The fight for gender equality will always seem to inevitably fall in front of the camera, so starkly visible amongst its onscreen heroines and celebrity actors. But, to bring those iconic female characters to screen and create those spectacular roles for our Jennifer Lawrences and Julianne Moores, there is a desperate need for diversity behind the camera as well.
That's how to really combat the same old stories forever being told and retold in Hollywood movies; there are hundreds of voices and visions being shut out from filmmaking due to the same old biases and archaic structures. New approaches to the camera, to the written word, to sets and stunts; yet women largely make up only 15-19% of behind-the-scenes roles.
It's time to recognise the extraordinary work of women behind Hollywood's cameras; and, though this list is only a tiny portion of those contributions, these women's creative achievements are certainly worth the celebration.
Ava DuVernay - Director/ Marketer/ Distributor
Marvel knew exactly what they were onto in courting DuVernay to direct Black Panther; the multi-talented creative force is one of Hollywood's fastest rising stars, thanks to her incredible documentation of the 1965 Selma to Montgomery voting rights marches. Selma displays adept narrative skills we'll surely see put into use once more on her co-created series, Queen Sugar; she'll also be directing Disney's A Wrinkle in Time and sci-fi comedy Intelligent Life.
Sharmeen Obaid-Chinoy - Producer/ Director
Sharmeen made history this year as the only Pakistani to win two Academy Awards; she was also the only woman of colour to win this year. Her powerful, moving documentary on honour killing, A Girl in the River: The Price of Forgiveness, may even spark political change. "The Pakistani Prime Minister has said that he will change the law on honour killing after watching this film," she stated during her acceptance speech. "That is the power of film."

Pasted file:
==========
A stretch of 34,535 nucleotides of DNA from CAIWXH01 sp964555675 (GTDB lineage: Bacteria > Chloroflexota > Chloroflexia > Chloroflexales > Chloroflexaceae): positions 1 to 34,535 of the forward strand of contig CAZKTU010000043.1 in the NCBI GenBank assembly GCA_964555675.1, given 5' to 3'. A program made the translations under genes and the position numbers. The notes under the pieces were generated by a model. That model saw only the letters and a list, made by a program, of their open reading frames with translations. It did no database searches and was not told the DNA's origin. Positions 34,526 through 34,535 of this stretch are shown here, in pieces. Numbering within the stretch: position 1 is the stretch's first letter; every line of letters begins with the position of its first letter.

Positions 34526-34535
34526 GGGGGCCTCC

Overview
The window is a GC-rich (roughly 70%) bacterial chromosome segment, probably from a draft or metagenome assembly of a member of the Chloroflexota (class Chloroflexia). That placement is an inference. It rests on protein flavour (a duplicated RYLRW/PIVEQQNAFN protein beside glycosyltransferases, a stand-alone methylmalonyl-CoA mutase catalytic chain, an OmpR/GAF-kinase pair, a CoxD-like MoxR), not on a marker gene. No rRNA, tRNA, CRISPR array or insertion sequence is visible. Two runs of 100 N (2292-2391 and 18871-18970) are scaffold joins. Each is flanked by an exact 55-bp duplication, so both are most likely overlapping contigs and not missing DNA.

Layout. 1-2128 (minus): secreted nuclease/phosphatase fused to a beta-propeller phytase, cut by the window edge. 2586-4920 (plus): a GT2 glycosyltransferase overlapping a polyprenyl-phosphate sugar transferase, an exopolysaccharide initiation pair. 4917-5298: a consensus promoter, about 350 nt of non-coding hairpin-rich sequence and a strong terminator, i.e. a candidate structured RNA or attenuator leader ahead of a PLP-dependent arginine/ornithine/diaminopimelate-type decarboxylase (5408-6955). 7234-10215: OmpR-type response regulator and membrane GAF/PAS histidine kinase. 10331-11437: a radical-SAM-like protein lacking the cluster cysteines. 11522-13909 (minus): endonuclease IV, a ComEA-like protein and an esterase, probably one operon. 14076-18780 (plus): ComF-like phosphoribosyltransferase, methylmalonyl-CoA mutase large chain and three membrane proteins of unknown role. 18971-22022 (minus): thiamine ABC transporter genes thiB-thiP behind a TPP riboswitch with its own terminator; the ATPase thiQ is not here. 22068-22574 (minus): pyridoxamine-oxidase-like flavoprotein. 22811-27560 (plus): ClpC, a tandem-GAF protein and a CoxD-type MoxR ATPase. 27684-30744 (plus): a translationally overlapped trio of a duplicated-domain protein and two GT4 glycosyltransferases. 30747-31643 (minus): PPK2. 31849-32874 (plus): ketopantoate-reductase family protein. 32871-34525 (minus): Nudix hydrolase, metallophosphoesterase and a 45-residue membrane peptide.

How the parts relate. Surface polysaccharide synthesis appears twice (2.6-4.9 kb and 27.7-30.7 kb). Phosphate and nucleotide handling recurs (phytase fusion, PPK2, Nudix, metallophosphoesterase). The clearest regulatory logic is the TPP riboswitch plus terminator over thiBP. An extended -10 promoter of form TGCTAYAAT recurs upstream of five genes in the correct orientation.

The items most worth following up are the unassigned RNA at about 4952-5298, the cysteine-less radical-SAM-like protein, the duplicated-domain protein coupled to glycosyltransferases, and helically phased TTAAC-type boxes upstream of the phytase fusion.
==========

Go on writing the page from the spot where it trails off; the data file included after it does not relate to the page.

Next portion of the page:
Maryann Brandon & Mary Jo Markey - Editors
The female team who edited Star Wars: The Force Awakens helped bring to life one of the world's most beloved franchises: from the thrills of seeing the Millenium Falcom burst into action, to the terrors of Kylo Ren's powers or the mysteries of Rey's dream sequence. The blockbuster pair were also responsible for editing Abrams' other films: Mission: Impossible III, Super 8, Star Trek, and Star Trek: Into Darkness.
Maryse Alberti - Cinematographer
Maryse Alberti knows how to make a fight look good; she's lensed both Darren Aronofsky's The Wrestler and Ryan Coogler's Creed. She's a major played in a field particularly devoid of women, who make up less than 4% of the membership of the American Society of Cinematographers. Though largely specialising in documentary, Alberti is currently working on the highly-anticipated Collateral Beauty starring Will Smith, Kate Winslet, and Keira Knightley.
Jenny Beavan - Costume Designer
The world fell in love with Mad Max: Fury Road's Jenny Beavan on Oscar night, as she picked up her gong for Best Costume Design. Though her self-deprecating attitude and bedazzled biker jacket were both charming and refreshing on their own terms, Beavan boasts an incredible body of work which previously saw her win an Oscar for 1987's A Room with a View. Her work will next be seen in Gore Verbinski's A Cure for Wellness.